Upper Jurassic Communities In Europe And North America

Through the Jurassic, facies distributions were controlled by the interplay between two dominant factors: first a eustatic rise in sea levels, and second the regional uplift or down-warp of certain areas of the earth's crust. In the Upper Jurassic, continuing eustatic rise and a diminution in the supply of coarse clastic sediments from an ever-reducing land area led to the spread of calcareous deposits northwards over Europe. Terriginous .clastic material deposited in Britain and in the North Sea was derived only from local and ephemeral island areas (Fig. n, p. 206).

In Northern Europe the later Upper Jurassic (Kimmeridgian) is represented by an extremely widespread and uniform facies of shales that are often bituminous and appear, in the North Sea at any rate, to be the main source rocks for the 'North Sea oil' being piped ashore at the moment. These fine laminated shales accumulated in anaerobic basins that were probably not very deep but were bounded by active faults. Great slides of debris occurred periodically, bringing terriginous clastic material, and sometimes shallow marine shelly communities, into the slightly deeper areas.

The late Jurassic was a time of sponge reef development in Bavaria, barrier and back reef lagoonal environments becoming established there. Coral and hydrozoan reefs also developed at this time, and coccoliths became more diverse. The development of coccoliths caused some bizarre facies like that of the Solnhofen Limestone, which formed in some inter-reef areas as very finegrained and laminated micrites. The Solnhofen fauna is sparse, but diverse, and it includes some of the most spectacularly preserved fossils ever found. These include ammonites, insects, dinosaurs, shrimps, and of course the earliest fossil bird (Archaeopteryx). It appears that the Solnhofen Limestone was another type of anaerobic sea bottom; this would account for the splendid preservation of fossils and laminations alike. It seems that the deaths of at least some of the swimming organisms were caused by coccolithophorid and dinoflagellate blooms poisoning the water. Rapid deposition helps to account for the good preservation of very active animals like the dinosaurs and arthropods.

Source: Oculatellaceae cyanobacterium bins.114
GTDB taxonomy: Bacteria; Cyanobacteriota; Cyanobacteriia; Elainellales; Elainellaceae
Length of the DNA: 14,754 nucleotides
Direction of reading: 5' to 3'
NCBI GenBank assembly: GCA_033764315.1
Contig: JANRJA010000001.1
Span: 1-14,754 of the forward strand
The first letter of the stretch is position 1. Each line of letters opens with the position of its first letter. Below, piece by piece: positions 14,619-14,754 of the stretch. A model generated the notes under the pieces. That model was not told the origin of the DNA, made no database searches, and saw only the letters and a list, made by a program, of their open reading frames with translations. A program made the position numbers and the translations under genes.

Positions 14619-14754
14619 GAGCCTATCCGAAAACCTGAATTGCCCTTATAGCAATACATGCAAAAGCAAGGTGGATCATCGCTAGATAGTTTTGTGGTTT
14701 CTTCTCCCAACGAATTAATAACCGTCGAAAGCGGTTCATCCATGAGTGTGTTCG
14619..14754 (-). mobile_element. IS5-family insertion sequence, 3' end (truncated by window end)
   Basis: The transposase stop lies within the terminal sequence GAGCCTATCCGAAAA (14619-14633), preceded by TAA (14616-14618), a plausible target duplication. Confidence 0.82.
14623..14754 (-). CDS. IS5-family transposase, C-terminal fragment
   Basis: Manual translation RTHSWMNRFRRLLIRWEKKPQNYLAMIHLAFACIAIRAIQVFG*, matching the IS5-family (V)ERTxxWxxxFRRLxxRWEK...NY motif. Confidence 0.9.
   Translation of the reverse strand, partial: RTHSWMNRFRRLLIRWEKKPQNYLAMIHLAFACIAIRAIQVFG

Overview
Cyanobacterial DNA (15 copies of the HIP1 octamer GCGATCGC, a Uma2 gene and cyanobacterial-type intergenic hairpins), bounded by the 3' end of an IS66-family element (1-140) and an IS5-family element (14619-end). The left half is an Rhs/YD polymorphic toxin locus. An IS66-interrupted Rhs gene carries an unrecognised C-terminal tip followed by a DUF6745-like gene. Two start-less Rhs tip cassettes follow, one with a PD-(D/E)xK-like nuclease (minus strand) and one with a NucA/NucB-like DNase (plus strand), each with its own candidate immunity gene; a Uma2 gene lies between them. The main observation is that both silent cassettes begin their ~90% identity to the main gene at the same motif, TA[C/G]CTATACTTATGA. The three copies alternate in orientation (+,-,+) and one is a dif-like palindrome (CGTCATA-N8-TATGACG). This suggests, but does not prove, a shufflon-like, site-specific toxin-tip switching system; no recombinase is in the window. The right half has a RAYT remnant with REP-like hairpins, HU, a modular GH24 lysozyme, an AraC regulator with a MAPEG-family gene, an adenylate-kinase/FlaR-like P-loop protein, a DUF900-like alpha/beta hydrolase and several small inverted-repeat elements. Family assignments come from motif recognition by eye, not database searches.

Further to the south in Europe, the Upper Jurassic was characterized by a series of pelagic deposits that would have been similar to our modern-day 'oozes' when they were first laid down. Now they have become massive and bioturbated muddy or chalky limestones that sometimes contain irregular beds of chert. In many parts of the 'Alpine Belt', late Jurassic pelagic deposits of a different type occur; these are nodular, sometimes red, limestones full of corroded ammonites. In Italy this rock type is known as the Ammonitico Rosso and the term has come to be applied to the facies wherever (and, often erroneously, whenever) it appears throughout the belt. These ammonite-rich beds are often extremely condensed, and rich in the bivalve Bositra. They seem to represent isolated sea mount deposits where current activity was too strong to allow the accretion of coccolithic material and only cephalopod shells and specialized bivalves could accumulate in any number.

In the Western Interior basin of the United States, the sea retreated at the very end of the Jurassic from a huge area of Colorado, Utah, Wyoming, Montana, New Mexico and Arizona. Here the sediments consist of sandstones, with interbedded green clays (bentonites) containing an entirely terrestrial or freshwater fauna famous for its dinosaurs, and containing also turtles and mammals. These beds occur almost at the top of the Jurassic sequence. They were deposited during a time of world-wide facies changes taking place towards the end of Jurassic time. Until the Oxfordian-Kimmeridgian period, world-wide sea levels had been rising, but the Jurassic was brought to a close by an important phase of regression that was associated with a major series of earth movements. The terrestrial Morrison Formation with its impressive dinosaur faunas succeeds a shallow marine phase of Upper Jurassic deposits in which beds contain many ammonites similar at the generic level to those in northern Europe.

The late Jurassic was also a time when the marine faunas of the world showed striking provincialism in that the division between the two major marine 'Realms' of the Tethyan and Boreal persisted. The Tethyan Realm included the ancestral Pacific margins as well as the traditionally Tethyan Alpine-Himalayan Belt, while the Boreal Realm mostly included the areas of the inland or epeiric seas covering the great northern continent (Fig. m, p. 205). A most likely explanation of this provinciality is that the shelf seas provided less stable habitats than the oceanic areas, and thus supported less diverse assemblages of more tolerant organisms. This may explain the great dominance of bivalves in the Boreal benthos, and the reduced diversity of groups like the brachiopods (Hallam, 1975).

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